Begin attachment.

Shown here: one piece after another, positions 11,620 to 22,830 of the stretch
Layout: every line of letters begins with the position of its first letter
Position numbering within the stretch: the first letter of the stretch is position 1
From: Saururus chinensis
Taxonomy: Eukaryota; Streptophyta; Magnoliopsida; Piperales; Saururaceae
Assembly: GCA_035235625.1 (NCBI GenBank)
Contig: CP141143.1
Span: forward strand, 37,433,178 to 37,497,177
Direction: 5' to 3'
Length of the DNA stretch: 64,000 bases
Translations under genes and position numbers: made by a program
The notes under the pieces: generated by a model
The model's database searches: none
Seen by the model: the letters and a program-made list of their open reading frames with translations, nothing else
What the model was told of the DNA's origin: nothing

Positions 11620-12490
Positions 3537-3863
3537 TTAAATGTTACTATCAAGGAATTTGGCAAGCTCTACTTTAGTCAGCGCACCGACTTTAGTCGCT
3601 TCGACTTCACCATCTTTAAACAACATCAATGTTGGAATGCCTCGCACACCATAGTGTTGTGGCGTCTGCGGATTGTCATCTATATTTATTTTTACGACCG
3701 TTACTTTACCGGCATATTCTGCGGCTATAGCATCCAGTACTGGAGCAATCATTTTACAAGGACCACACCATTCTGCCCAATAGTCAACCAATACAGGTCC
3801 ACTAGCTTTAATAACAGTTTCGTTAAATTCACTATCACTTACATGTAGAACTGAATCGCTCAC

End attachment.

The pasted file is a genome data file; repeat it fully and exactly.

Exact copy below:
Shown here: one piece after another, positions 11,620 to 22,830 of the stretch
Layout: every line of letters begins with the position of its first letter
Position numbering within the stretch: the first letter of the stretch is position 1
From: Saururus chinensis
Taxonomy: Eukaryota; Streptophyta; Magnoliopsida; Piperales; Saururaceae
Assembly: GCA_035235625.1 (NCBI GenBank)
Contig: CP141143.1
Span: forward strand, 37,433,178 to 37,497,177
Direction: 5' to 3'
Length of the DNA stretch: 64,000 bases
Translations under genes and position numbers: made by a program
The notes under the pieces: generated by a model
The model's database searches: none
Seen by the model: the letters and a program-made list of their open reading frames with translations, nothing else
What the model was told of the DNA's origin: nothing

Positions 11620-12490
Positions 3537-3863
3537 TTAAATGTTACTATCAAGGAATTTGGCAAGCTCTACTTTAGTCAGCGCACCGACTTTAGTCGCT
3601 TCGACTTCACCATCTTTAAACAACATCAATGTTGGAATGCCTCGCACACCATAGTGTTGTGGCGTCTGCGGATTGTCATCTATATTTATTTTTACGACCG
3701 TTACTTTACCGGCATATTCTGCGGCTATAGCATCCAGTACTGGAGCAATCATTTTACAAGGACCACACCATTCTGCCCAATAGTCAACCAATACAGGTCC
3801 ACTAGCTTTAATAACAGTTTCGTTAAATTCACTATCACTTACATGTAGAACTGAATCGCTCAC